For men and boys, traditional clothing comprises a kandora, ghutra, agal, and occasionally the bisht. Women and girls wear the abaya and shayla.
In a country where the majority of the population are foreigners (around 90 per cent), Emiratis view it as important to be recognised as a citizen and local. The national dress here is not restricted to celebrations and special occasions.
The UAE national dress, in particular the abaya and shayla, also conform with Islamic modesty standards. Clothing such as the kandora and ghutra are practical, providing protection from the harsh sun, dust, and sand.
Most of the shopping malls in Dubai, Abu Dhabi and other UAE cities have stores selling these garments. Another good place to buy them is the Old Souk (Textile Souk) in Bur Dubai.
Men and Boys
The UAE national dress for men and boys includes the kandora, ghutra, and agal.
The kandora is a an ankle-length, long-sleeved cloak made of cotton.
White is the most common colour and reflects the sun’s rays well. Colours such as yellow, gold, blue, and brown are also worn, particularly in winter. Colours are often popularised by those worn by the sheikhs.
In the UAE the kandora has no collar and sports a long, braided tassel. The style differs from other Arab countries. For example in Saudi Arabia, men wear a kandora with two buttons. The Kuwaiti kandura has a collar with only one button.
Other common English spellings include khandura, kandurah, kandoora, and kandura.
Other names for the garment include dishdasha and thawb (also spelled thobe, thaub, thoeb etc.).
This cloth headpiece provides protection from the sun, dust, and sand. White is the most popular colour amongst Emirati men. White and red chequered ghutras are also popular, but more so in Saudi Arabia.
The ghutra is held in position by the agal.
Other common English spellings include ghutrah, guthra, ghatra, gutrah, and ghitra.
Other names for this headgear include shemagh and keffiyeh (kufiya).
The agal is an accessory worn to keep the ghutra in position. The cord is worn doubled around the head. It is usually black and is traditionally made of goat hair.
Many men, particularly the younger generation, find the agal uncomfortable and secure the ghutra by knotting it behind the head.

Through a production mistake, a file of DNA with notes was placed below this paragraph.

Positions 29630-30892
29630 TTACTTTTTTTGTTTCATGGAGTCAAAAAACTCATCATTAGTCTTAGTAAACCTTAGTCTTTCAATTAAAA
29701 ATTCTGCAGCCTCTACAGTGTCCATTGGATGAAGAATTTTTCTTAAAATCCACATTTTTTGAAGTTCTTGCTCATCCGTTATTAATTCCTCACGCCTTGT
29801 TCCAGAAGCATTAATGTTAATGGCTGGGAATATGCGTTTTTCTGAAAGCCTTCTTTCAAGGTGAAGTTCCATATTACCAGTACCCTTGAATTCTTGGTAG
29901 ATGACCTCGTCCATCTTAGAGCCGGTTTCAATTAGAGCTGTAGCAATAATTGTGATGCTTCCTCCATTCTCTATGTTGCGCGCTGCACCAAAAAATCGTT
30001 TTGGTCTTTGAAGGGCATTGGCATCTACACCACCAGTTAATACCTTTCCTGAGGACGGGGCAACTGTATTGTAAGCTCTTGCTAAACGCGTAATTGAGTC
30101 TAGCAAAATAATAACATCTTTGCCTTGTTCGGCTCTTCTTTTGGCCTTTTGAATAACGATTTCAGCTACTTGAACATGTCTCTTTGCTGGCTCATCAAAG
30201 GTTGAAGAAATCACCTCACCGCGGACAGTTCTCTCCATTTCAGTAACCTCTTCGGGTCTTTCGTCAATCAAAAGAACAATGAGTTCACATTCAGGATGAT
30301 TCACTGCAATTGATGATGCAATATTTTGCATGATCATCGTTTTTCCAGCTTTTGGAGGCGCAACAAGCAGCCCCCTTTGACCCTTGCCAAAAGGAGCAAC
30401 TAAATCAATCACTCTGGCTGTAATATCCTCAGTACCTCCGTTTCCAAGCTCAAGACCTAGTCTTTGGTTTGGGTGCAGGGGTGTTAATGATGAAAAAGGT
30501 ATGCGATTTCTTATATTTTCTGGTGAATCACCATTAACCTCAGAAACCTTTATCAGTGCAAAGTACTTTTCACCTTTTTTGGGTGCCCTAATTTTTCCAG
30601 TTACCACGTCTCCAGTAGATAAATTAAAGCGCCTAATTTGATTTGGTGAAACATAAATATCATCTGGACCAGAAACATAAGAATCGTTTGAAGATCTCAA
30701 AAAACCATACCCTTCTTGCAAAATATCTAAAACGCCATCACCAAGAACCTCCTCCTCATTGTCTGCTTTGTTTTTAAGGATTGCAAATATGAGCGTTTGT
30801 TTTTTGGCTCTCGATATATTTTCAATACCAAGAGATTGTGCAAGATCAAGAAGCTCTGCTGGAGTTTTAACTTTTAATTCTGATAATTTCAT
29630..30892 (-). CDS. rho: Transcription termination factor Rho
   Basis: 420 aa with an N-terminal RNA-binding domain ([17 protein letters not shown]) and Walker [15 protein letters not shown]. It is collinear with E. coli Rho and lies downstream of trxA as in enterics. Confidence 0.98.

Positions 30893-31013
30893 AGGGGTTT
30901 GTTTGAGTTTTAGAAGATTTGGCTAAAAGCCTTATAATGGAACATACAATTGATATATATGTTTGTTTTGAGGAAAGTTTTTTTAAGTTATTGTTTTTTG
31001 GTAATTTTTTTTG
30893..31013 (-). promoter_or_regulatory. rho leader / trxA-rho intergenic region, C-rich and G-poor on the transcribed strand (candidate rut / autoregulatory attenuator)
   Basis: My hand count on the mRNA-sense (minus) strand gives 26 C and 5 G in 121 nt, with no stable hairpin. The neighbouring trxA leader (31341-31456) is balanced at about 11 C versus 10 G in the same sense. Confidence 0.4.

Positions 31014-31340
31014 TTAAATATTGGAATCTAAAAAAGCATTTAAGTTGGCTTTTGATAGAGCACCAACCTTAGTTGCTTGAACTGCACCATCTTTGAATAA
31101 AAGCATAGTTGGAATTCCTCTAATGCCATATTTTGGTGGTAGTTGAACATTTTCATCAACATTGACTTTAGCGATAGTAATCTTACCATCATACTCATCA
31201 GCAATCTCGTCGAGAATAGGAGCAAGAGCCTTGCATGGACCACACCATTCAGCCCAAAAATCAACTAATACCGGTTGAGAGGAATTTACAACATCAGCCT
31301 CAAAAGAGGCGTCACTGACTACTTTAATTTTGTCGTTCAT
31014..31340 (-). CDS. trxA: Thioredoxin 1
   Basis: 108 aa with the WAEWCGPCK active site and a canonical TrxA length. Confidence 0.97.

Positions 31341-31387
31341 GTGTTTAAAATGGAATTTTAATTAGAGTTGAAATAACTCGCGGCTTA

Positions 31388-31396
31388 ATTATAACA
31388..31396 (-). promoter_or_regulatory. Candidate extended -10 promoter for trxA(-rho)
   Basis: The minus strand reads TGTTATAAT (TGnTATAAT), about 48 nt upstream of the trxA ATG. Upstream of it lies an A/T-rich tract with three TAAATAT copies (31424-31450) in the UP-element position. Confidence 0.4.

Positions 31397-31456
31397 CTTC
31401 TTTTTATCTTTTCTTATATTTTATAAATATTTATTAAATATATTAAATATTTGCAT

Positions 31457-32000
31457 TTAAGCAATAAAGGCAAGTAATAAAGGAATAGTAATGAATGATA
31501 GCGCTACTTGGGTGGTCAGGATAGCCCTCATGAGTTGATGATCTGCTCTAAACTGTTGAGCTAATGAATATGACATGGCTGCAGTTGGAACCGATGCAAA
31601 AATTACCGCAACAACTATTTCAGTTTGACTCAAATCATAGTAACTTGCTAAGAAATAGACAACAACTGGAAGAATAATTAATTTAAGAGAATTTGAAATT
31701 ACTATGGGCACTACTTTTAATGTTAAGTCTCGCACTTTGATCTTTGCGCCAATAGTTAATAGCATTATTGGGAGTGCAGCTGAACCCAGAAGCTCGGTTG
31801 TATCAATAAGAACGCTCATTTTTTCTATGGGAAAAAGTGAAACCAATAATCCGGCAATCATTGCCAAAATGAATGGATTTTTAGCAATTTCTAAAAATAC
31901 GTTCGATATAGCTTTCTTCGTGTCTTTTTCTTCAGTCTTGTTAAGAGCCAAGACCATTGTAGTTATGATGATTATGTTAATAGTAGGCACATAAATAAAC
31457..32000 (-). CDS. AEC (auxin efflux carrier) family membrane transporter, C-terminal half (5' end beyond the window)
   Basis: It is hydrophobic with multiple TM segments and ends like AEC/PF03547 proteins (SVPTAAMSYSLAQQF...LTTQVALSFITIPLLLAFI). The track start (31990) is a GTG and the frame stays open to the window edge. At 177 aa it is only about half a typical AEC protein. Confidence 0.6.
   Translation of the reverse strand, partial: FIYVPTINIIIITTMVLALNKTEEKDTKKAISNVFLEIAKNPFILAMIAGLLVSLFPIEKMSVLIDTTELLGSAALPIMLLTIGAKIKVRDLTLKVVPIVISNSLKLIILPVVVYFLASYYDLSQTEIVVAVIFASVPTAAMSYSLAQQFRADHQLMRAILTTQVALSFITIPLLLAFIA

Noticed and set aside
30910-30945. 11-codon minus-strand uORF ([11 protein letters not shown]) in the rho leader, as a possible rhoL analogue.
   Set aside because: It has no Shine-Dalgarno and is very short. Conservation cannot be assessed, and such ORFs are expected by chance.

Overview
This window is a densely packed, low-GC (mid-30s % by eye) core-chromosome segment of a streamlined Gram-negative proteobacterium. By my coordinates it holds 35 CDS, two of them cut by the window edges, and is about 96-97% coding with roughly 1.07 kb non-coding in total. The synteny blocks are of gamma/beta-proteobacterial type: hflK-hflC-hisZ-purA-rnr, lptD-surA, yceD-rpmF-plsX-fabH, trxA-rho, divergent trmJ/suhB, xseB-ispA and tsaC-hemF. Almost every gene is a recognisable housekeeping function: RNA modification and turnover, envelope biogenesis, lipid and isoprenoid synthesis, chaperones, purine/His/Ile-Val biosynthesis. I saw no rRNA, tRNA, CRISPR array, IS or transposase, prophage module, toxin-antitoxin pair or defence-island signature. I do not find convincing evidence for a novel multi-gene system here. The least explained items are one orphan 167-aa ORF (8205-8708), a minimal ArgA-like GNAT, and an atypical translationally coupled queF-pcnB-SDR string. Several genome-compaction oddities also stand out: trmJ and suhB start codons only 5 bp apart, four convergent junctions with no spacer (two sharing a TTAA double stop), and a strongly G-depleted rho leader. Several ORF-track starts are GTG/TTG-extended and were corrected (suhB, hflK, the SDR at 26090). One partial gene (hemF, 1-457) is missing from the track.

Other English spellings include iqal, egal, and igal.
The bisht is a loose robe worn on top of the kandora. It is worn on special occasions such as weddings and festivals and as formalwear by politicians, officials, and religious scholars.
It is the Arab equivalent of a dinner jacket.
Women and Girls
The UAE national dress for women and girls comprises the abaya and shayla.
Women in the UAE wear the abaya. This long cloak covers the body from the neck to the feet, and has sleeves extending to the wrists.
Traditional abayas are black and not the best choice of colour given the intense temperature and sunlight.
Modern day abayas come in a variety of colours, fabric, and cuts. They may be adorned with colourful embroideries around the collar and on the sleeves.
Many women wear Western clothing beneath their abayas. The classic black and dark colours help conceal the clothes worn underneath.
The abaya is worn with a shayla.
This headscarf is worn by most Emirati women in the UAE. It can either cover all the hair or worn more loosely allowing the fringe to show.
Other common English spellings include shela, shaila, and shiela.
Hijab describes the act of covering up. The term can also refer to any head or body covering worn by Muslim women.
A niqab is a veil that covers the face, leaving the eyes uncovered. It is worn with a headscarf.
A burka (also spelt burkha, burqa, and burqua) covers the face and body. It has a mesh screen covering the eyes.
Although it is a common belief that the abaya and shayla combination has been an integral part of Emirati dress for centuries, it only became widespread in the 20th century. Prior to that, Emirati women wore the burka. Today, in the UAE, the burka is typically worn by older generation women.